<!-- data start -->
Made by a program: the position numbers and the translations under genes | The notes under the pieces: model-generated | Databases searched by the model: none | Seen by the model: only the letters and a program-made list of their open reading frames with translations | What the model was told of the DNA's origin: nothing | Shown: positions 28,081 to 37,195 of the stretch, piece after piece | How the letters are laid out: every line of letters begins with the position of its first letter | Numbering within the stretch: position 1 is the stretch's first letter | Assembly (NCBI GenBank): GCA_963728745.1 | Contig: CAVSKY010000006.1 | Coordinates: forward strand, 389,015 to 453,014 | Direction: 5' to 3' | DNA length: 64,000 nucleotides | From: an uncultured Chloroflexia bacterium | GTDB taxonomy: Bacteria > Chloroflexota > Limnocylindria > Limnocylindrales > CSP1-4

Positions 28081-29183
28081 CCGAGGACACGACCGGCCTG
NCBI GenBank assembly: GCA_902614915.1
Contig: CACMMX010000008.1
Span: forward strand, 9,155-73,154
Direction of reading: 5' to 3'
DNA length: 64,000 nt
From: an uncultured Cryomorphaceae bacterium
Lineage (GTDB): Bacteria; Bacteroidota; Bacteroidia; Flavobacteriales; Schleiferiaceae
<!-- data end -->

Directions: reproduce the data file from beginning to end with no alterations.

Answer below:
Made by a program: the position numbers and the translations under genes | The notes under the pieces: model-generated | Databases searched by the model: none | Seen by the model: only the letters and a program-made list of their open reading frames with translations | What the model was told of the DNA's origin: nothing | Shown: positions 28,081 to 37,195 of the stretch, piece after piece | How the letters are laid out: every line of letters begins with the position of its first letter | Numbering within the stretch: position 1 is the stretch's first letter | Assembly (NCBI GenBank): GCA_963728745.1 | Contig: CAVSKY010000006.1 | Coordinates: forward strand, 389,015 to 453,014 | Direction: 5' to 3' | DNA length: 64,000 nucleotides | From: an uncultured Chloroflexia bacterium | GTDB taxonomy: Bacteria > Chloroflexota > Limnocylindria > Limnocylindrales > CSP1-4

Positions 28081-29183
28081 CCGAGGACACGACCGGCCTG
NCBI GenBank assembly: GCA_902614915.1
Contig: CACMMX010000008.1
Span: forward strand, 9,155-73,154
Direction of reading: 5' to 3'
DNA length: 64,000 nt
From: an uncultured Cryomorphaceae bacterium
Lineage (GTDB): Bacteria; Bacteroidota; Bacteroidia; Flavobacteriales; Schleiferiaceae